Third-year linebacker Daryl Washington, whose importance to the team was recently cited by general manager Rod Graves, isn't the only Arizona player under consideration for a contract extension.
The Cardinals have quietly begun extension talks with fourth-year veteran return man and special teams ace LaRod Stephens-Howling, and could make the former seventh-round pick one of the higher paid non-kicking special teams players in the league.
Stephens-Howling is signed to a one-year restricted tender at $1.927 million, and the Cardinals would like to lower that cap number with a multi-year deal. Not to mention being able to keep Stephens-Howlings, who has worked hard to make himself a vital part of the roster.
--Pittsburgh coaches are excited by the early work of Willie Colon, who is moving from right tackle to left guard on the team's revamped offensive line, in camp. But the team wants to see how Colon, who has essentially missed the past two seasons because of injuries, responds to all of the pulling and trapping and counter-blocking the Steelers' offense historically asks of the left guard.
And how well he gets downfield to lead screen passes that figure to be a bigger part of Haley's design. So far, while Colon has mauled people in camp in the move to a position many always felt could be his best spot, the running plays have mainly been.
More on the Pittsburgh line: The smart money so far is on veteran Max Starks, not second-round rookie Mike Adams, opening the season as the team's starting left tackle.
--There has been incremental progress on the talks aimed at finishing a contract extension for Baltimore quarterback Joe Flacco, but still a few rough spots with which to contend. One positive is that Ravens' vice president Pat Moriarty and agent Joe Linta have demonstrated a great deal of mutual respect. Discussions have been well based and avoided acrimony.
--There was nothing ulterior about the Eagles' acquisition this week of Indianapolis cornerback Kevin Thomas for a pair of linebackers who probably weren't going to make the Philadelphia roster anyway. Just chalk it up, one Philly assistant said, to the belief you can never have enough good corners, not to any unhappiness with the players at the position.
Thomas was a guy the Eagles liked in the 2010 draft, the former third-rounder has some starting experience, and he should fit well as a No. 4 option behind Nnamdi Asomugha, Dominique Rodgers-Cromartie, and camp flash Curtis Marsh.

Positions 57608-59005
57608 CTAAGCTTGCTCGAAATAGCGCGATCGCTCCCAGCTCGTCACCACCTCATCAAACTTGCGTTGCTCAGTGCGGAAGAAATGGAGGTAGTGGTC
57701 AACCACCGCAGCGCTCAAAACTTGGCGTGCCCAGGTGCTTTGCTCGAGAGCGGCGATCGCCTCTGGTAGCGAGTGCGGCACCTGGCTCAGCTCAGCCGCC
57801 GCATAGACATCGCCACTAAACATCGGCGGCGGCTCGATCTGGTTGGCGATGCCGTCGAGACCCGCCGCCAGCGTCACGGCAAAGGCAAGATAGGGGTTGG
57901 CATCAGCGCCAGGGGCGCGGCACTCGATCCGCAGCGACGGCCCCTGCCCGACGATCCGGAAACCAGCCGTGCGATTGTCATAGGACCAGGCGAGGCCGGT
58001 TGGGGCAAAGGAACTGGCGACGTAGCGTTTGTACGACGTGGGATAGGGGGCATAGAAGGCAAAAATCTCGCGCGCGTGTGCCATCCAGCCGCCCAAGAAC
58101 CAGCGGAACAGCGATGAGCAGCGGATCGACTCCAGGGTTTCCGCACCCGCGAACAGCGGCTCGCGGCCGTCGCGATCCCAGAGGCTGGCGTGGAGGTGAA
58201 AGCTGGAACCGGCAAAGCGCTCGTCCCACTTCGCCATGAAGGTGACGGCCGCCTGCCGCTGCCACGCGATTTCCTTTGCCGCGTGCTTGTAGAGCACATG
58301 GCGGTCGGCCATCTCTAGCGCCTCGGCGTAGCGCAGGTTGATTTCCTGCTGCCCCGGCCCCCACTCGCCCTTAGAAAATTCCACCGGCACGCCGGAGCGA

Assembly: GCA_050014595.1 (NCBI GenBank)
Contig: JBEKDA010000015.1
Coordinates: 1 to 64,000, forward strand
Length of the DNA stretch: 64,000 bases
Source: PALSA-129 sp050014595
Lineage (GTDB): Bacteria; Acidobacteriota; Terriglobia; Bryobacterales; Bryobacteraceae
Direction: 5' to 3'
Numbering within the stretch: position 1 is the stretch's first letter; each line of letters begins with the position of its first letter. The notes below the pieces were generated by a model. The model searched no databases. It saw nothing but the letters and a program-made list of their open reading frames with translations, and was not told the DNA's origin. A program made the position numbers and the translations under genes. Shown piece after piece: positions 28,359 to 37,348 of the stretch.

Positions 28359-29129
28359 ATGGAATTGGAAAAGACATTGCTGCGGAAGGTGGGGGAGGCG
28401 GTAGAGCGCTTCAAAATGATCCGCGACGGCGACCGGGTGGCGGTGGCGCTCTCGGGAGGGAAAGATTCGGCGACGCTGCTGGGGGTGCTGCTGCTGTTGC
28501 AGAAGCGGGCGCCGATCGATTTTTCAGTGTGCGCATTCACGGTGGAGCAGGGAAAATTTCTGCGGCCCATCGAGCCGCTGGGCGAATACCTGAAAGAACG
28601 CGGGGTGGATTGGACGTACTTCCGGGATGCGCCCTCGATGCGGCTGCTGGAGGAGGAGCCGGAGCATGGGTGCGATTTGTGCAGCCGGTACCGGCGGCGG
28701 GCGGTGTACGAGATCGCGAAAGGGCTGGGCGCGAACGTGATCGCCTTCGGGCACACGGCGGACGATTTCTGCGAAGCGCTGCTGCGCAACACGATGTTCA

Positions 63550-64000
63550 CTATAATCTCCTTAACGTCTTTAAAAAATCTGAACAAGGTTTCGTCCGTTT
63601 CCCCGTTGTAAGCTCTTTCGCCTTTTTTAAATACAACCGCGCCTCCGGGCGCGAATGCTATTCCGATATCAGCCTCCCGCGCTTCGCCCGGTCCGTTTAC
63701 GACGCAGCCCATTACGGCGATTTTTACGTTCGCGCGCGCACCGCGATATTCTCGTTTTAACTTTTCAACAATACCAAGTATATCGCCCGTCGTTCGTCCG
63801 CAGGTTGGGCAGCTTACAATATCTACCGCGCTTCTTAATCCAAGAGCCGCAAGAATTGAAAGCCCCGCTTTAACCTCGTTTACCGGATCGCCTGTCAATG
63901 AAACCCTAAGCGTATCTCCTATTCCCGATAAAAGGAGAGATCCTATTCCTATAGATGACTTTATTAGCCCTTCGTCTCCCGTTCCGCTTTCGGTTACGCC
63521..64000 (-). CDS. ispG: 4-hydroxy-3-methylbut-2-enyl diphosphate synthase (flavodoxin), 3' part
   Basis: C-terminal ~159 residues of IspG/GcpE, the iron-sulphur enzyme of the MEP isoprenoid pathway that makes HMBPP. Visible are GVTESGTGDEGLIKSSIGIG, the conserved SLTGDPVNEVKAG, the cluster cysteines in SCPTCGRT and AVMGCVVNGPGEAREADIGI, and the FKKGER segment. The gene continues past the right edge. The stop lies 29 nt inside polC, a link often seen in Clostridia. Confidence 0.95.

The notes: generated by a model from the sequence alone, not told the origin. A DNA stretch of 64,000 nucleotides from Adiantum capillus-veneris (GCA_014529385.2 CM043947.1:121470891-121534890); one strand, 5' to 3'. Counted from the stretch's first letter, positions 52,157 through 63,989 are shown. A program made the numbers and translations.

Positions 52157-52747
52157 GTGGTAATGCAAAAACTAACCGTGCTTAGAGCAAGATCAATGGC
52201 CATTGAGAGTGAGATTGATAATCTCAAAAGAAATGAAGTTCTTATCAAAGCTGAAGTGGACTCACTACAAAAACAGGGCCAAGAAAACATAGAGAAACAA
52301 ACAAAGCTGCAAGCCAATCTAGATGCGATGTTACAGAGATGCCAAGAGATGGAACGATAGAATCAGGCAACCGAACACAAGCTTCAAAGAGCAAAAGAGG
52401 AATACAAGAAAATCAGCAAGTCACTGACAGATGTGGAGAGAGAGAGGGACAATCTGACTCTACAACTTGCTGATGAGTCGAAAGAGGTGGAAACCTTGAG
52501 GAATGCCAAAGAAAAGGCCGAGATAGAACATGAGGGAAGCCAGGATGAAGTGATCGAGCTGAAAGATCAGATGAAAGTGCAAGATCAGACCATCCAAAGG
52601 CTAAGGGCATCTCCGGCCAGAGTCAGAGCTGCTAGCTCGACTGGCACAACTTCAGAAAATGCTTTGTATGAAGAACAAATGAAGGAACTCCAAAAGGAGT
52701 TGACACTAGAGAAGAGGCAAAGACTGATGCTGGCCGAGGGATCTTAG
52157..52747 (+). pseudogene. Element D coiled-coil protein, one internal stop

--Eagles special teams coordinator Bobby April, who promised the team's return game would be much better this season, is pumped by the performances of rookies Brandon Boykin (kickoffs) and Damaris Johnson (punts) so far.
--Houston coaches were impressed early on with third-round rookie guard Brandon Brooks, viewed as a steal despite not having attended the combine last February, but the former University of Ohio standout won't legitimately challenge for a starting job until he gets his weight better under control. The shortcoming has caused Brooks some problems with the heat in camp.
--The early results with Tim Tebow running the "Wildcat" offense for the Jets have been positive, but no one is suggesting the former Heisman Trophy winner will be anything more than a change-up quarterback, given his continuing lack of accuracy. Still, Tebow "presents a problem (for defenses)," acknowledged safety Yeremiah Bell. "I was in Miami when they had Pat White operating the (Wildcat) offense," Bell said. "The big thing with (White) was that he could add a throwing dimension, but he didn't. Tebow definitely can."
--Free agent tailback Cedric Benson remains prominent among the remaining unsigned veteran who could catch on with a team in the next few weeks of camp. But not until Benson lowers his salary expectations.
--The old camp adage that you can never have enough offensive linemen, basically because they sustain so many injuries in the summer, is becoming a self-fulfilling prophesy for some clubs. There are teams who are really poring over "ready" lists at the position to fill in because of injuries. Witness, the Cowboys working out guards Montrae Holland and Derrick Dockery and tackle Daniel Loper.